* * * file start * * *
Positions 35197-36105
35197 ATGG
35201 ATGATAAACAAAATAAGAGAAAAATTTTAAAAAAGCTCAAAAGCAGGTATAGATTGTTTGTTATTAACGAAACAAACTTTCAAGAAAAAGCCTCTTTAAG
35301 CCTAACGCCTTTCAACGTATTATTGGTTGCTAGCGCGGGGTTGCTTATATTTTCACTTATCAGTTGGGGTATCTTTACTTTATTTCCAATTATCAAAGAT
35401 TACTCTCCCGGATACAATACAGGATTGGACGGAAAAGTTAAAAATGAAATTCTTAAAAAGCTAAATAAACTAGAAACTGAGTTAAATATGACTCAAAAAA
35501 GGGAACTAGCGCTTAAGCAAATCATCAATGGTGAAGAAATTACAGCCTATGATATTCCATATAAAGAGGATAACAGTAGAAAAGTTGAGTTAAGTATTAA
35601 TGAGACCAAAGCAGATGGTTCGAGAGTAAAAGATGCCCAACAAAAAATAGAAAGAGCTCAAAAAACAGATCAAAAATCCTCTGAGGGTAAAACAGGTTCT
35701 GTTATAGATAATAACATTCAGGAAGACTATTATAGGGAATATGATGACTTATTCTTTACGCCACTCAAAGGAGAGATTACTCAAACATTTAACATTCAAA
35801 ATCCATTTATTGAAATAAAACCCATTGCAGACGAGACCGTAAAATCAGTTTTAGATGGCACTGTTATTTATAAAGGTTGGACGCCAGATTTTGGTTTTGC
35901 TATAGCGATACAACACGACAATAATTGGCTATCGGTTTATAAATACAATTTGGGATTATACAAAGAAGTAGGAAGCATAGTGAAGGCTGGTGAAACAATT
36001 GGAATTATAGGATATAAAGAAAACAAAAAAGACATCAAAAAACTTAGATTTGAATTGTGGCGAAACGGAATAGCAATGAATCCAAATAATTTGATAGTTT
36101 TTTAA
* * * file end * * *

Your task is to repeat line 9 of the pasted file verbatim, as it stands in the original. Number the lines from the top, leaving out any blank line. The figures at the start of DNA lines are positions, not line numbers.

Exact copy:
35801 ATCCATTTATTGAAATAAAACCCATTGCAGACGAGACCGTAAAATCAGTTTTAGATGGCACTGTTATTTATAAAGGTTGGACGCCAGATTTTGGTTTTGC